Theories: Is it Ethical?

When determining if doctor assisted suicide is ethical there are numerous ways to deliberate on the issue. The "utilitarianism is the person that argues that, given a set of picks, the act a person will need to select is that which gives them the best outcome for the greatest number affected by that choice" (Manetta, 2009). When utilizing the utilitarianism principal to decide if doctor assisted suicide is ethical, they would need to determine if the assisted suicide is hurtful or hurtful to the majority of people. Most people who use physician-assisted suicide are helped by this procedure. Those people are choosing to end their lives. One of the rubrics for even taken part in this act is that the patient has to consent. Many believe this helps the families of the patient because they do not have to worry about watching a family member go through the pain during their last days. Some even go as far as saying that it is a very cost effective procedure.

The family members are all aware when the death is going to take place. They all will have time to tell their loved ones final goodbyes and then have some extra time to get ready for the burial of the dying family member. The nurses and doctors are not trying to keep the patient alive or help with the pain so; they are free to assist other patients and there are more beds available in the hospital. This is helpful to all the patients that are sick or hurt nonetheless not using the end of life advantage. Who are the ones ethically damaged by physician-assisted suicide? Those in the family that believe that suicide is against their family's faith might consider themselves ethically wounded. The medics who feel that helping in the suicide is contrary to the Hippocratic Oath might feel that this is immoral, but as specified in End-of-life matters in the acute and significantly ill patient, "Patient self-sufficiency is a respect for a person's right of self-government. It suggests that a patient best recognizes their own objectives and standards connecting to medical involvements. Furthermore, patients have the right to make decisions that may conflict with the recommendations of family members and health care providers," (Groenewoud, 2009). As stated by the utilitarianism quarrel physician helped suicide is ethical.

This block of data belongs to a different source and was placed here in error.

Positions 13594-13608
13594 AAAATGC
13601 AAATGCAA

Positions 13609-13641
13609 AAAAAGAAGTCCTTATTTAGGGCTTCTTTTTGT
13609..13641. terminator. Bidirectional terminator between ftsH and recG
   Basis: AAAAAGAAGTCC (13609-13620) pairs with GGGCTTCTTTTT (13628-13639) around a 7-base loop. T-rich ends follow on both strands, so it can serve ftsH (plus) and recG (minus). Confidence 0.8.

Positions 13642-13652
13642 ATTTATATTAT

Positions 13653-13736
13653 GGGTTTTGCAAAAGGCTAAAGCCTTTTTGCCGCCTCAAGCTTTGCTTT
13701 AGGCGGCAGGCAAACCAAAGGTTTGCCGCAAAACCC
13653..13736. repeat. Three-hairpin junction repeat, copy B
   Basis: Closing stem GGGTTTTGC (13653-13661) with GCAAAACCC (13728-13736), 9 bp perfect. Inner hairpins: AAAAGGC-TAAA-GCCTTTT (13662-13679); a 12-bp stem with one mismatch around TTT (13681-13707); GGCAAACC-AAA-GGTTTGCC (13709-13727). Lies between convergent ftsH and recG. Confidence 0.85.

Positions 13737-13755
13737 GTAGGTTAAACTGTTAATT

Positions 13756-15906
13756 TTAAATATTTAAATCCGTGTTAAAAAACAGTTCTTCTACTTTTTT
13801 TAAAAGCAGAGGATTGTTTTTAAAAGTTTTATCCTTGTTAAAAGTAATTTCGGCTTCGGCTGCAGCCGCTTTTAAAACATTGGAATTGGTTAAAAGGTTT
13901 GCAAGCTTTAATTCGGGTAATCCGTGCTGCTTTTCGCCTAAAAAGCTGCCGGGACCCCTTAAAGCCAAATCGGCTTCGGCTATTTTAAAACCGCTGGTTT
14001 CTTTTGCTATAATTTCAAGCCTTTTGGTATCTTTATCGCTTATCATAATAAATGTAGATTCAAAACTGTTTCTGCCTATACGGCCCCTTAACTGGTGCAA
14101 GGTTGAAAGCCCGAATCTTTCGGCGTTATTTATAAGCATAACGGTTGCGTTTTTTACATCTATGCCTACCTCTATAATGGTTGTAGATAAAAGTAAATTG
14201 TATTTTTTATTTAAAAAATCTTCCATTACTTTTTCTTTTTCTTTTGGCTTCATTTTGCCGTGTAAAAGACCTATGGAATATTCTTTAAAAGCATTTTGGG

The Death with Dignity Act (DWDA)

Levy and Dehal explain, "The Death with Dignity Act (DWDA) permits mentally capable, fatally ill patients who are over 18 years of age and inhabitants of the state of Oregon to get a prescription for a fatal amount of medication to end their own life if there is a situation in their life where it becomes unbearable (Rubin, 2010). Patients qualified for the act will have to obtain written and two oral demand over a time of 15?days. The recommending doctor and a consulting doctor have to approve the analysis and the forecast. If either physician trusts the patient's psychological capability is impaired, he must be denoted for a psychological or psychiatric evaluation.

The proposing doctor is essential to inform the patient of potential alternatives to PAS, for instance hospice care, pain control and comfort care. Research shows that the positives of Doctor assisted suicide is that individuals…

Cite This Term Paper:

"Ethics Assisted Suicide What Is Assisted Suicide " (2013, September 30) Retrieved January 19, 2017, from
http://www.paperdue.com/essay/ethics-assisted-suicide-what-is-123503

"Ethics Assisted Suicide What Is Assisted Suicide " 30 September 2013. Web.19 January. 2017. <
http://www.paperdue.com/essay/ethics-assisted-suicide-what-is-123503>

"Ethics Assisted Suicide What Is Assisted Suicide ", 30 September 2013, Accessed.19 January. 2017,
http://www.paperdue.com/essay/ethics-assisted-suicide-what-is-123503